Why Our Deficit Politics are Broken

Saying you're a deficit hawk is like saying you're a patriot. Everybody claims to be one, but the definitions vary so wildly as to make the term utterly worthless. Catherine Rampell breaks down the internecine war among self-proclaimed hawks at the New York Times' Economix blog. It's a good piece, but I disagree ever-so-slightly with her take on why we can't get a good conversation going about fixing structural problems with our debt.

She writes:

The biggest criticism I have right now of Washington's handling of fiscal policy: Yes, government officials can do things that foster economic recovery this year. And they can do things that will save the economy from a debt crisis 10 years from now. But the options on the table for fixing the economy today are relatively concrete (if sometimes controversial), whereas those for reducing the budget tomorrow are notoriously vague...

I think that's true, but it's not surprising. Obviously a bill that makes its way to the president's desk is more specific than an idea for a bill that hasn't been written. Moreover, there's no political gain in writing up a concrete, rational plan for budget reduction. Fighting the deficit will require a painful combination of tax increases and budget cuts. It will be a bitter pill. If you think spending an extra $787 billion to fight a recession didn't go over well, try presenting a bill that raises taxes and reduces services in the name of "shoring up our long-term finances."

This reluctance to commit to, or even discuss, a game plan, I think, is what makes lots of people nervous about encouraging their elected officials to spend more money now, even if such spending might help put more of the jobless back to work. They just don't trust legislators to exercise self-discipline, even when boom times return.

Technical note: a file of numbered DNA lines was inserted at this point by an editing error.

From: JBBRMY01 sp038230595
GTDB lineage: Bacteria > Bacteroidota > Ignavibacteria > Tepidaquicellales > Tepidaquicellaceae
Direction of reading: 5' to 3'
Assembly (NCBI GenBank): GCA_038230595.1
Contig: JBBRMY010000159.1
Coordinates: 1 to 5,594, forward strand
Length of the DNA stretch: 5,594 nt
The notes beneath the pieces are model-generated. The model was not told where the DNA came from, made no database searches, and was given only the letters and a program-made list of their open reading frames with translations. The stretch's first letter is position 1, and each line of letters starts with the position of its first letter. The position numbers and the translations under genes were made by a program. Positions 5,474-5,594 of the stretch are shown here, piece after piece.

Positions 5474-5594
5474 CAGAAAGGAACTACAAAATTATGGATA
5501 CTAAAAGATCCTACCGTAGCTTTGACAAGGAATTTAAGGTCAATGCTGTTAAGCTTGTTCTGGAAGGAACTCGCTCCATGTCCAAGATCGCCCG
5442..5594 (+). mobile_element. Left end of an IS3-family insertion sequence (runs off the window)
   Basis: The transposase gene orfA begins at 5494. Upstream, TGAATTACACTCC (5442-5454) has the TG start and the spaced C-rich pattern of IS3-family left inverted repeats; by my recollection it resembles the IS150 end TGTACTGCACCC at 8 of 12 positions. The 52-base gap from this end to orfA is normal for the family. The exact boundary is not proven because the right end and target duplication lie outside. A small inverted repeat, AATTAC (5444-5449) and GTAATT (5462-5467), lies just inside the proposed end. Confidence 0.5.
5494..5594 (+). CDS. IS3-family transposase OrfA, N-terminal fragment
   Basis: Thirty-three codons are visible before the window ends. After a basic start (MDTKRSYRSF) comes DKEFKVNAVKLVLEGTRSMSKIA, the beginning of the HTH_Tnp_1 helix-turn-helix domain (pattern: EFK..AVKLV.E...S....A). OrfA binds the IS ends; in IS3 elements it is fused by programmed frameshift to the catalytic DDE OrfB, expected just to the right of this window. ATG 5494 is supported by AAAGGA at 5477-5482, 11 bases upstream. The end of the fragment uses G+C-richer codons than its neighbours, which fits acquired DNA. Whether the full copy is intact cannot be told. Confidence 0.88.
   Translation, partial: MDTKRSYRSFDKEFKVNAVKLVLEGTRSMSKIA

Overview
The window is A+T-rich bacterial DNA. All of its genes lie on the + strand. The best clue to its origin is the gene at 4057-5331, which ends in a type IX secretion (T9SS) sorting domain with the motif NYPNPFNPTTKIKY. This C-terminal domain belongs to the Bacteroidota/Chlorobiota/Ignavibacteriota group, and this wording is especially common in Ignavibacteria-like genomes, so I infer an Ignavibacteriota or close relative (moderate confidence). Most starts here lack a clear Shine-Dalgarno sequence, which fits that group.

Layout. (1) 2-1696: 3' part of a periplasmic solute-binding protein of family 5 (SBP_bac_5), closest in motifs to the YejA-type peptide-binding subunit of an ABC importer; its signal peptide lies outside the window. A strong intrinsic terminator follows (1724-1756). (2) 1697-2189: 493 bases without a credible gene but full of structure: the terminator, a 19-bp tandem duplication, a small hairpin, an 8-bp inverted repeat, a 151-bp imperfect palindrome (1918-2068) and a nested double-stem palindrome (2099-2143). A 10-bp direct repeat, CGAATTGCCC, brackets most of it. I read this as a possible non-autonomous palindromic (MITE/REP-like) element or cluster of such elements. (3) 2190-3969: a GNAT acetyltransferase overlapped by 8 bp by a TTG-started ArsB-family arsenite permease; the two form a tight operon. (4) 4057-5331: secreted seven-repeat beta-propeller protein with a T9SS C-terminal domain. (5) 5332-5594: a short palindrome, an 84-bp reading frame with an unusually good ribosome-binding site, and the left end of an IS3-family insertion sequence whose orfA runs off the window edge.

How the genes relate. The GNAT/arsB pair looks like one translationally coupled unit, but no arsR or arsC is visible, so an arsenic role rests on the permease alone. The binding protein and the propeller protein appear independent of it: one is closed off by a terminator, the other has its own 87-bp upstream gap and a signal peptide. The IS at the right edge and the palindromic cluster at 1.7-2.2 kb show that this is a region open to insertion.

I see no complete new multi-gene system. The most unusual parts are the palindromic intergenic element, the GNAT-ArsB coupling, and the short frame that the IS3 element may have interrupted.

Rampell is absolutely right that a lot of Americans, especially right of center, are concerned about the Ricardian impact of overspending today, because they're afraid that the other shoe will drop in the form of taxes or reduced spending in the future. Even though I support deficit spending, I'll acknowledge that this is a legitimate concern. But the "reluctance to commit to, or even discuss, a game plan" goes back to politics. The "game plan" is going to be ugly.

For example, the bulk of our long-term debt crisis lives in entitlement spending -- Medicare and Social Security. Reforming entitlements by means-testing both benefits, raising the SS age, or tightening Medicare outlays requires removing benefits from retirees and soon-to-be retirees, who represent both the richest segments of the population and the most likely to vote. Maybe being the first politician to propose these kind of changes will earn major brownie points from reasonable voters. More likely, it will involve a great weeping and gnashing of dentures, and electoral calamity. Finally...

Maybe the Conrad-Gregg proposal for a "fiscal task force" will help; the verdict is still out.

The Conrad-Gregg proposal shows exactly how serious our elected fiscal hawks are. That is, not at all. The duo's debt-fighting bill would require a super-majority to pass both the House and Senate. It's designed to be impossible to pass. Our electeds aren't afraid of discussing ideas to reduce the deficit. They're afraid of what happens if we hear them.